No, those aren’t birds, planes, or even superman in the skies over Monmouth Academy lately. They’re hot air balloons! Where do they come from you ask? Quite simply, the students of Mr. Bosworth’s Applied Earth Science class. As a spring project assigned to them by their teacher, the students were required to construct hot air balloons out of tissue paper.

The assignment came while the class was studying a unit on weather. Students created their own designs and flew them in a contest to see whose would fly best. While the balloons were in flight, students had to record data such as altitude, distance, flight duration, and the weather. In this cross disciplinary project, it was necessary to use more than just science skills. The class had to use algebra, geometry, and trigonometry to analyze information and make predictions.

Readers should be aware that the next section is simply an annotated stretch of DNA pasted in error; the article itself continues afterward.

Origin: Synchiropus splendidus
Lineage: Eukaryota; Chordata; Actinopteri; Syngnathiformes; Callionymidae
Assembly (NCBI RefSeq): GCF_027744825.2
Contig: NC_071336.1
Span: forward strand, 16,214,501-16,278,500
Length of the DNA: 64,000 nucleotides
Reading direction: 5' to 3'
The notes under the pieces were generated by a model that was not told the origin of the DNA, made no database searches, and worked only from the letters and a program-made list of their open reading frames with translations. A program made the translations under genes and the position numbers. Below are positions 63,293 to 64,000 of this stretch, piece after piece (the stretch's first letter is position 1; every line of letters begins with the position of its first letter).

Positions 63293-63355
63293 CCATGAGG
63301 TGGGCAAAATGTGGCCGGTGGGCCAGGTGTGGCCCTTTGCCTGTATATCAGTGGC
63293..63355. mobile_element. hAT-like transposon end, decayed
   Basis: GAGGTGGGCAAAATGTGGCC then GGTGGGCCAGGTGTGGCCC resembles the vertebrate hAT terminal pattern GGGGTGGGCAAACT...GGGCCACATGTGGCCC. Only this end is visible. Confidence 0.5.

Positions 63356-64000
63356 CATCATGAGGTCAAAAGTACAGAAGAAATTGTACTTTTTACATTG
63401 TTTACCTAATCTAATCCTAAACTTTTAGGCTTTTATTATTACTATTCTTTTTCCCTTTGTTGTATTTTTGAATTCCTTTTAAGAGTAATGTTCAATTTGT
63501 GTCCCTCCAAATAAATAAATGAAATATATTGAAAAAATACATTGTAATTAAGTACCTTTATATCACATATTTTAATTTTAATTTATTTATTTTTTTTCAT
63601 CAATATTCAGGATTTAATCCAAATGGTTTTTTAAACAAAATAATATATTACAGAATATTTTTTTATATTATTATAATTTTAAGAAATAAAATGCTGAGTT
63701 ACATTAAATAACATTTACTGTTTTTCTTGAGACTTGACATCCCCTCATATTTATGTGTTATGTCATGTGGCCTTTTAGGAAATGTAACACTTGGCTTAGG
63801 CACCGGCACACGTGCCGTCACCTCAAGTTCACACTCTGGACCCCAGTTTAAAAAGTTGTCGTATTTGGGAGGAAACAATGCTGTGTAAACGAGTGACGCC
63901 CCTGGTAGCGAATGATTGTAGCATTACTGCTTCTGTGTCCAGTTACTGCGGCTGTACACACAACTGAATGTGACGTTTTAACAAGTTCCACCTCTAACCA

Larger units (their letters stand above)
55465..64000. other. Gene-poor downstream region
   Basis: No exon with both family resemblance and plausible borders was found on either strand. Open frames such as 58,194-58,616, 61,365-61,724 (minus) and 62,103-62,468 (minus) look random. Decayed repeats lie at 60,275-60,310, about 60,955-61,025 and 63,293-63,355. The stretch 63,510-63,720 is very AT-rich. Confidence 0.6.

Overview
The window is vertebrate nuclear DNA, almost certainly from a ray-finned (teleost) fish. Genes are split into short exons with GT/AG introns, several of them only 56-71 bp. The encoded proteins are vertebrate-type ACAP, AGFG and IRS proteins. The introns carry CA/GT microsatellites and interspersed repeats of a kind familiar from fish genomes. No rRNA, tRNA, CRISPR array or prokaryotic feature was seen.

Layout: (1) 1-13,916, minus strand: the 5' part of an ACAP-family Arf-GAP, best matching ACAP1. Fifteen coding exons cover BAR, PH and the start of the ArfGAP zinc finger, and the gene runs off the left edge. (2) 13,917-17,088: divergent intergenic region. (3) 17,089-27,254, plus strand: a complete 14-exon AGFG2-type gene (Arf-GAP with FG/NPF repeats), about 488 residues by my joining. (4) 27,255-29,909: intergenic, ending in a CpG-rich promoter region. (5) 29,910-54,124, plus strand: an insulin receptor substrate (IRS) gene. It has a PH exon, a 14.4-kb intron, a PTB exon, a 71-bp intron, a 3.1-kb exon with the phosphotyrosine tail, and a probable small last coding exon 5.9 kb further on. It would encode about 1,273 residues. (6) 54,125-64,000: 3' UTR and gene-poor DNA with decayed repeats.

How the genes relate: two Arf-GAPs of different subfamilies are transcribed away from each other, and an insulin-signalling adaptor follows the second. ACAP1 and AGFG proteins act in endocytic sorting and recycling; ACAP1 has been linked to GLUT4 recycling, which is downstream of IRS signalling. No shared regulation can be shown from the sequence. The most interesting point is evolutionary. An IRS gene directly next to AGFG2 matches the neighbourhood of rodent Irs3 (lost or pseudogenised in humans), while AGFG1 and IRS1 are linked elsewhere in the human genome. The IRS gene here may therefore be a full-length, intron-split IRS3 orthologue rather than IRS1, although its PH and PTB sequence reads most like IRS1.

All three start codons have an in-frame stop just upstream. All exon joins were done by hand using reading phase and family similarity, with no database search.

Mr. Bosworth wanted his students to understand density and differential heating of the planet. Also, he wanted his class to figure out the optimal weather conditions to fly under. According to him, the balloons behave differently on different days, the best being cold and still.

The students weren’t the only ones who were doing the learning. Mr. Bosworth says he discovered lots about hot air balloons, moisture, and pressure, but also, he learned a lot about the students. “I learned about different students learning styles. Some students followed strict instructions, while others were more visual and jumped right into the construction,” he said.

When asked if he would do the project again next year, Mr. Bosworth enthusiastically answered, “Absolutely! The students really enjoyed it. I hope to further develop it.”

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